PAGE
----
Tarun Reflex

November 29, 2008

Blogs unite Indians in face of terror



As Indian security forces waged a 59-hour battle against the terrorists who had attacked 10 prominent places in Mumbai, internet blogs united horrified people across India. While some used them to give vent to their anguish and pray for the victims, others provided minute-by-minute updates of the tragedy.
An eerie feeling when you wake up in the morning and hear such words from a three-year-old – ‘Bua (Aunt) no office today. Taj Mahal (hotel) is burning. I saw it‘. Strange, looking at her innocent face I realised I didn’t matter to myself. It’s our kids we fear for. Guess the time has come to talk them through the word terrorist.”
The entry was made by Saakshi O. Juneja in her blog post “Mumbai – Shaken and Stirred” Thursday. The previous night, armed young men had unleashed a reign of terror in India’s financial capital. At least 152 people were killed and 327 injured in the attacks – the most audacious the country has ever seen.
Bloggers Vinu and Arun Shanbhag frantically uploaded photographs of the three spots where the terrorists were holed up, taking many foreigners hostages, and of the security operations on their blogs and , respectively.
These photographs were also supplemented by the uploading of images on picture sharing websites.
In an open letter to “Dear Mr. Terrorist” on his blog, Shoaib Mohammed Daniyal condemned the terrorists for killing innocents in the name of the maltreatment of Indian Muslims.
“You say that they killed 130 people in Mumbai to avenge the maltreatment that people like me with names like Mohammed have faced in India. Let me tell you something about myself.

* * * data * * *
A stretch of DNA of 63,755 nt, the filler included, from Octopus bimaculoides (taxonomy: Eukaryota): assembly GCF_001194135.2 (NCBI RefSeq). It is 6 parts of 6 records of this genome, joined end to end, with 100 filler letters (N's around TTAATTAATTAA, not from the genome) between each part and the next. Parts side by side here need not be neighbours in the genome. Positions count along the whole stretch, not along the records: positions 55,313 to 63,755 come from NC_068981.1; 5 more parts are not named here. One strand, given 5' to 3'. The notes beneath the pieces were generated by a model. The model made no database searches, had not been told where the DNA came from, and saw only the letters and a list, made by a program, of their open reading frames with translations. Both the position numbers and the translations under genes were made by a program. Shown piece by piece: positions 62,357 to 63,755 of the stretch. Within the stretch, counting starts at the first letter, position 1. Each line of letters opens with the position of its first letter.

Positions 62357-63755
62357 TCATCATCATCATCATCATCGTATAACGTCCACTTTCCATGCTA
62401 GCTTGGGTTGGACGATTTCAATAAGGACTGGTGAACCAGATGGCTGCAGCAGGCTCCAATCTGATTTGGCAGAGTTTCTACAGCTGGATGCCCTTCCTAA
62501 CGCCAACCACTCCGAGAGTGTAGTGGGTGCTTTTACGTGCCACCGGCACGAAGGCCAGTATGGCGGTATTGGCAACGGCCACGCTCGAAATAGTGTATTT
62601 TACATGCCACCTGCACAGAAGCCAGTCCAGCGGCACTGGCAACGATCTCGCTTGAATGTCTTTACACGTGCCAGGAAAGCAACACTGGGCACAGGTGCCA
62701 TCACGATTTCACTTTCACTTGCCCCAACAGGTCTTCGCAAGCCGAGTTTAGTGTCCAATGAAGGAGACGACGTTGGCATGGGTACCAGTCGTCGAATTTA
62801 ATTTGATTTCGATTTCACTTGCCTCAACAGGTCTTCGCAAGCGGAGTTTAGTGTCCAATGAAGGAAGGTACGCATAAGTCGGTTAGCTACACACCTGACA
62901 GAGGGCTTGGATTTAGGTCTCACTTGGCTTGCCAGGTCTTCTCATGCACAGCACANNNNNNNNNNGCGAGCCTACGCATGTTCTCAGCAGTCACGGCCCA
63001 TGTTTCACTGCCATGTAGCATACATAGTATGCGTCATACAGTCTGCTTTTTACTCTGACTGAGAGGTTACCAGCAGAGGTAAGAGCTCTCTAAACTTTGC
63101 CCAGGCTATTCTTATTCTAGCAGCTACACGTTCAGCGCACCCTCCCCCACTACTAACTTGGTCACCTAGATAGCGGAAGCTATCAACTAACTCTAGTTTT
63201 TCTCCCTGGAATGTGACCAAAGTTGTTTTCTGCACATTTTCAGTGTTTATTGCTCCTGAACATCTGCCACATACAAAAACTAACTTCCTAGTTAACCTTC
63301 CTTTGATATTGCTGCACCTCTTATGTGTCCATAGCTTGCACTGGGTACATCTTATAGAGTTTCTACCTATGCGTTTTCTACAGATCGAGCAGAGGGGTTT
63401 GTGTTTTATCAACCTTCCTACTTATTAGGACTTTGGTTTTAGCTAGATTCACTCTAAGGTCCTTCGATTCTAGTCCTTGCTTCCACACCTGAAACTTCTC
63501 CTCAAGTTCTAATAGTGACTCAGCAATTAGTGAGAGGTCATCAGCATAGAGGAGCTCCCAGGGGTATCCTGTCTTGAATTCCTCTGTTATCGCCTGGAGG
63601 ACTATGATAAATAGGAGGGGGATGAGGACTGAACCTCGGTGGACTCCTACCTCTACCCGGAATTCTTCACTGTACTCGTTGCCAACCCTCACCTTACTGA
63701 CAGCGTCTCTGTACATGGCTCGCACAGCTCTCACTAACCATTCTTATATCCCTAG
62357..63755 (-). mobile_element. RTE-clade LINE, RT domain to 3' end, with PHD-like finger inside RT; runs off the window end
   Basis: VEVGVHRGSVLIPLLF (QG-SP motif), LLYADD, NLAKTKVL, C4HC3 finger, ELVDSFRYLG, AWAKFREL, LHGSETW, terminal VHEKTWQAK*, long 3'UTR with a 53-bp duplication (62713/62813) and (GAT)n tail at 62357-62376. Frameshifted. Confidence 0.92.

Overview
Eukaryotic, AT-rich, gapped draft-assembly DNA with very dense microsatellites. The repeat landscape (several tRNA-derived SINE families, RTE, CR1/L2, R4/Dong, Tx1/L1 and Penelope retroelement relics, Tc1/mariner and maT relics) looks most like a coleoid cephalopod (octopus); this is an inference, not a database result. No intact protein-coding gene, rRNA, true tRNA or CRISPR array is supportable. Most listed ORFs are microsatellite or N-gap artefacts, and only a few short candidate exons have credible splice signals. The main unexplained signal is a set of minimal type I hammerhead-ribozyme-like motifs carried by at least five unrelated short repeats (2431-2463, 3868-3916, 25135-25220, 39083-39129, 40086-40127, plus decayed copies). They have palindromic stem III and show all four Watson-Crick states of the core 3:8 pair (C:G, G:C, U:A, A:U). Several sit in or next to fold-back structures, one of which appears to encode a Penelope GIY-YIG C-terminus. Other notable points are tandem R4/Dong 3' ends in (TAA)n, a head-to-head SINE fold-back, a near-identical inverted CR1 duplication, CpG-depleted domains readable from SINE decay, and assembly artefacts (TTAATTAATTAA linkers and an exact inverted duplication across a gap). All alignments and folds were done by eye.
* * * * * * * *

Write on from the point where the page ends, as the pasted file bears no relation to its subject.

“I did my schooling in Calcutta in one of the city’s finest schools – La Martiniere for Boys. I completed my graduation in Electrical Engineering from the Birla Institute of Technology, Mesra and am now employed with a premier business research firm in Gurgaon.
“If there was wide spread discrimination against Muslims, as you claim, how did these institutions take me in? A cursory look at my name is all it takes, if you want to discriminate,” Daniyal’s blog entry read.
As soon as terror struck Mumbai, communities condemning the dastardly attacks spurted on various social networking sites.
Mumbai Terror Attacks: I condemn it“, a community on popular networking site Facebook, was created within hours of attack asking everyone to “stand together irrespective of race, colour, creed and religion”. So far, it has attracted 12,842 members.
The Mumbai terror attack and the Indian response to it has been the main topic for online discussions.
Praying for those who fell victims to the sinister designs of the terrorists, one blogger wrote: “My heart goes out to the victims of this terror attack; to those families who are mourning the loss of a loved one today; and to the families of those who were wounded. May the creator help all those hurting in India and around the world to find solace and comfort during this time.”
Within no time of the incident, a blog “Mumbai Help” come up with helpline numbers, and lists of those dead and injured in this unfortunate incident. Another site, “Mumbai Metblog” , is asking readers to donate blood to injured people in attack by providing the telephone number of hospitals.
On microblogging site Twitter, 80 messages were posted within five seconds with the updates of the incidents. Moreover, a new profile – mumbaiattack – was created just five hours after the terrorist struck.

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